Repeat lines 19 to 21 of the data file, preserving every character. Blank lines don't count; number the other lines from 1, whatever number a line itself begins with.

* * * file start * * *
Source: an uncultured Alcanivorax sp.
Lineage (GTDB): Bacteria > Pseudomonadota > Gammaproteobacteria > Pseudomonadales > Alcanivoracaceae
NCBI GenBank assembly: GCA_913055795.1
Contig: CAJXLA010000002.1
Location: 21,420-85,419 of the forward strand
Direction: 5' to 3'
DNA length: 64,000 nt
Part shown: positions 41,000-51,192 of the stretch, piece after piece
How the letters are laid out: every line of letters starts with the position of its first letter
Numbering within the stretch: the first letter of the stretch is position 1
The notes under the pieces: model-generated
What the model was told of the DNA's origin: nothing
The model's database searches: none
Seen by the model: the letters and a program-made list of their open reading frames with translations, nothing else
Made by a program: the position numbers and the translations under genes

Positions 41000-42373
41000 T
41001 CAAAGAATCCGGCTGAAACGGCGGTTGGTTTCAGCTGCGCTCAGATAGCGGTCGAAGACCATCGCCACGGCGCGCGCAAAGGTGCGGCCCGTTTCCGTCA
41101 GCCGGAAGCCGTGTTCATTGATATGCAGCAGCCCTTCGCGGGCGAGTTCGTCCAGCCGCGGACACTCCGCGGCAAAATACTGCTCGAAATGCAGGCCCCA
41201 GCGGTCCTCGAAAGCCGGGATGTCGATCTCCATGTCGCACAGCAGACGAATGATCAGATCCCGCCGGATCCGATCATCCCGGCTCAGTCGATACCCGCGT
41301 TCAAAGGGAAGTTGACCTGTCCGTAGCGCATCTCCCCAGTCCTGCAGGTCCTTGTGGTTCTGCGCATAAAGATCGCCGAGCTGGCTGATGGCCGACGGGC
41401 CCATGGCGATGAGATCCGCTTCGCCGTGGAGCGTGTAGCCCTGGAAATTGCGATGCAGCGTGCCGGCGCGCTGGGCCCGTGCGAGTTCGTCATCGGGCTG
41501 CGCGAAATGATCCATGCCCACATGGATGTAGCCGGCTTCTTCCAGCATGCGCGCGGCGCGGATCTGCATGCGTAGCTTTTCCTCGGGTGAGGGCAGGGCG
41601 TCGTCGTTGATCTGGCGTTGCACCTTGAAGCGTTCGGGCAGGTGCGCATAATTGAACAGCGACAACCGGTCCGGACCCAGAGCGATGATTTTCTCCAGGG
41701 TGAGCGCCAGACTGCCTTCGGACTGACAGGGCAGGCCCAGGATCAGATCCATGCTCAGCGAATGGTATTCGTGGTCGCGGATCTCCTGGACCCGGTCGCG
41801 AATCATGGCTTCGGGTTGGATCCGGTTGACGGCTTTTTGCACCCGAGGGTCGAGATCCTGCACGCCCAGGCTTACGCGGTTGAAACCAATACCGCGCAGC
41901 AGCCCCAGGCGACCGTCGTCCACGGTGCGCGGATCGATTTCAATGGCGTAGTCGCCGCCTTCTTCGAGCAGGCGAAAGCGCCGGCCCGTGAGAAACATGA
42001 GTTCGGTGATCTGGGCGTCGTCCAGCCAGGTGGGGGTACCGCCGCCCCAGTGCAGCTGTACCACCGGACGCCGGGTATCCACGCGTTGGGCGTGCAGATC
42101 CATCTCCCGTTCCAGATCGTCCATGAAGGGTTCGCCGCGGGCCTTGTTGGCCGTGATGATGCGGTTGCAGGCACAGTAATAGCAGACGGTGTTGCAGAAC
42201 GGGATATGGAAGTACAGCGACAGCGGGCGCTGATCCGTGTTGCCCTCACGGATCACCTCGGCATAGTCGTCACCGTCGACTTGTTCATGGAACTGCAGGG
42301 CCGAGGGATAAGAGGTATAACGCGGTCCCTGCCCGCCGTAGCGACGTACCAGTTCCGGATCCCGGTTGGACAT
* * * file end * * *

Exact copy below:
41101 GCCGGAAGCCGTGTTCATTGATATGCAGCAGCCCTTCGCGGGCGAGTTCGTCCAGCCGCGGACACTCCGCGGCAAAATACTGCTCGAAATGCAGGCCCCA
41201 GCGGTCCTCGAAAGCCGGGATGTCGATCTCCATGTCGCACAGCAGACGAATGATCAGATCCCGCCGGATCCGATCATCCCGGCTCAGTCGATACCCGCGT
41301 TCAAAGGGAAGTTGACCTGTCCGTAGCGCATCTCCCCAGTCCTGCAGGTCCTTGTGGTTCTGCGCATAAAGATCGCCGAGCTGGCTGATGGCCGACGGGC